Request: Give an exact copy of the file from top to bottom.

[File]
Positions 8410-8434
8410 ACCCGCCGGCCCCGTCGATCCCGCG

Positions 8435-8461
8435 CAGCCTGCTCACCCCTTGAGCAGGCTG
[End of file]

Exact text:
Positions 8410-8434
8410 ACCCGCCGGCCCCGTCGATCCCGCG

Positions 8435-8461
8435 CAGCCTGCTCACCCCTTGAGCAGGCTG